My phd study promotor is a kind and soft-spoken professor with razor-sharp wit and a passion for medical law. The less interesting thing about him is that he is quadriplegic.

At school he was a competitive sportsman and popular among friends. Just before he was to start his university studies, he and some friends visited a local dam to fish, swim and relax. The boys dove into the water, ignoring the warning signs that square concrete blocks were randomly scattered all around that part of the dam, and hidden by the dark surface of the water. My promotor dove head first into the water and collided with just such a concrete block. He broke his neck. In a moment so small it almost did not echo in time, his entire life had changed.

I always admired my promotor’s incontrovertible sense of precision, his discipline and his resilience. He has managed more success in his lifetime than most people and he has not the slightest bit of bitterness about his inabilities.

During the last 8 weeks of lying with my broken ankle in the air, self-pity has nested in my thoughts and drawn parallels between my promotor’s great courage and patience, and my stupid yet temporary inability to move to the bathroom in under 30 seconds. I never doubted that I would walk again and this certainty carried my mood from day to day. I don’t know how my promotor – a celebrated athlete in his day – picked himself up and maintained his wonderfulness on a daily basis knowing that his inabilities are permanent.

His courage and strength obviously far outweigh my own.

I started walking again yesterday! The ankle is stiffer than a pig at a barbeque and I still have to use crutches, but I can walk. I’m in awe of my body and its ability to heal and respond and heal and forgive. Slowly and unsurely my ankle carries me from the bedroom to the kitchen. It doesn’t want to play hard and it doesn’t want to get crazy, but it carries my weight and it complies with the exercises.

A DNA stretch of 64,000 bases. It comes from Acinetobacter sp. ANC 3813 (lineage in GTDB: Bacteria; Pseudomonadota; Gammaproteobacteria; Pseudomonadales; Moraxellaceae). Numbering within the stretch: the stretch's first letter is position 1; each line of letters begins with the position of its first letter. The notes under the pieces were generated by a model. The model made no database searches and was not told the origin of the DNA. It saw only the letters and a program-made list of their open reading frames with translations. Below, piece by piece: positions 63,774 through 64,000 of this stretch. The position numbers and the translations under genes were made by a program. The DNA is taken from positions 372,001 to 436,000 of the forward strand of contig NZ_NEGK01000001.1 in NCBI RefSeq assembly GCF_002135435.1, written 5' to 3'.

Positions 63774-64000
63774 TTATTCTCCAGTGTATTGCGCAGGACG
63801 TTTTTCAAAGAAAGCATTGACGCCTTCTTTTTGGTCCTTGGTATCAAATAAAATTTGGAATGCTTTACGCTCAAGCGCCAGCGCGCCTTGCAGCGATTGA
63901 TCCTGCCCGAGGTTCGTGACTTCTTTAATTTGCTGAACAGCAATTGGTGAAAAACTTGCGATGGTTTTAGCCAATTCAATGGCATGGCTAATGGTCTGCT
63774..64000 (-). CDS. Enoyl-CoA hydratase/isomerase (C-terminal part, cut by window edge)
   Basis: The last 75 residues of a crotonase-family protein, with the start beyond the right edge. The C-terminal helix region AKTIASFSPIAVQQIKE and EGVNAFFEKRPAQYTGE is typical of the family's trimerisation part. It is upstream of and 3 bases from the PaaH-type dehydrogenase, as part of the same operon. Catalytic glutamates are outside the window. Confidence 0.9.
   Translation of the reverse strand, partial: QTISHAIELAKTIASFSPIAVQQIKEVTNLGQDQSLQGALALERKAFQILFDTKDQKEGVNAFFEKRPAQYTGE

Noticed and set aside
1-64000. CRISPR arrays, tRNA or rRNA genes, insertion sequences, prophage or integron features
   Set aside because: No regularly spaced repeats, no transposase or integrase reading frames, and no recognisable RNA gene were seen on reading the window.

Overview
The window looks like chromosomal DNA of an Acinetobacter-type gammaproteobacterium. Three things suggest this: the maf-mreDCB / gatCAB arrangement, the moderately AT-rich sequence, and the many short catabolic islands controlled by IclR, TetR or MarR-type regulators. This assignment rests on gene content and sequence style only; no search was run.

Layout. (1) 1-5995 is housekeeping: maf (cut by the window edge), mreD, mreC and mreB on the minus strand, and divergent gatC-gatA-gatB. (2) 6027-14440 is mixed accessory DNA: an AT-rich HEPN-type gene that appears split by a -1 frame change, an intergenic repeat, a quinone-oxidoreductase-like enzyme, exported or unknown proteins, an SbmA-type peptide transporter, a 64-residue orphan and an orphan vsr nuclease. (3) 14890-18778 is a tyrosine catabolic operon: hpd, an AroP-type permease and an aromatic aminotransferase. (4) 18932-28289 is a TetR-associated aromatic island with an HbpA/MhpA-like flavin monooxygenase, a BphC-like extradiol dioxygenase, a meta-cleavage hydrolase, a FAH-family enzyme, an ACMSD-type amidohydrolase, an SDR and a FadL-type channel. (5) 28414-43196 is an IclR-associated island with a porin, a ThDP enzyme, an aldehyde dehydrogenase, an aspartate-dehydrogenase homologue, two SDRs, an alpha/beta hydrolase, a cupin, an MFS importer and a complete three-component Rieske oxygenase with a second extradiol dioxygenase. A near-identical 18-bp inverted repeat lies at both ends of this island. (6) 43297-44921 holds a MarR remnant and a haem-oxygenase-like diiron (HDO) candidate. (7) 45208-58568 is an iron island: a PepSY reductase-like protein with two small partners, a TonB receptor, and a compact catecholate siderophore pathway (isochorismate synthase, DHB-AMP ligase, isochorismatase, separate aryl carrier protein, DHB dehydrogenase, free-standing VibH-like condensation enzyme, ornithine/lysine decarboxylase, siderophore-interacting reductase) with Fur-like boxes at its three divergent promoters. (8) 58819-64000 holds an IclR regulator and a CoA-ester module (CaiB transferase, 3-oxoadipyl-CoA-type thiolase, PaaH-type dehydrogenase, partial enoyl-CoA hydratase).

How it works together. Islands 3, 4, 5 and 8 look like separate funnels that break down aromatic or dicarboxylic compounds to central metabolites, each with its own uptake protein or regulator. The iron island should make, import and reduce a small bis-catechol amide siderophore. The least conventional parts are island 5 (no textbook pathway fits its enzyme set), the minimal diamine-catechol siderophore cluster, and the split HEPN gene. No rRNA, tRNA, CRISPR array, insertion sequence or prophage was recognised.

I hope I don’t forget this. I hope I remain deeply grateful for the ability to walk. I hope I remain in awe of the ability to turn and stop and bend and tippy toe. It’s an ability that can leave us in a moment so small it almost does not echo in time…

Walking has never felt so wonderful.


  1. As a person with mobility issues there was a time that I couldnt come to grips with things. Sometimes I almost forget now how I used to be…at the gym 4 days a week and running. Dont be too tough on yourself. I totally appreciate the importance of making it to the loo. Look after your ankle.

    Liked by 1 person

    1. Thanks Dee, I absolutely will. Carefree movement is such a blessing that we take for granted. It takes greatness of soul to transition from athlete to less active person without losing vavavoom. 🌻

      Liked by 1 person

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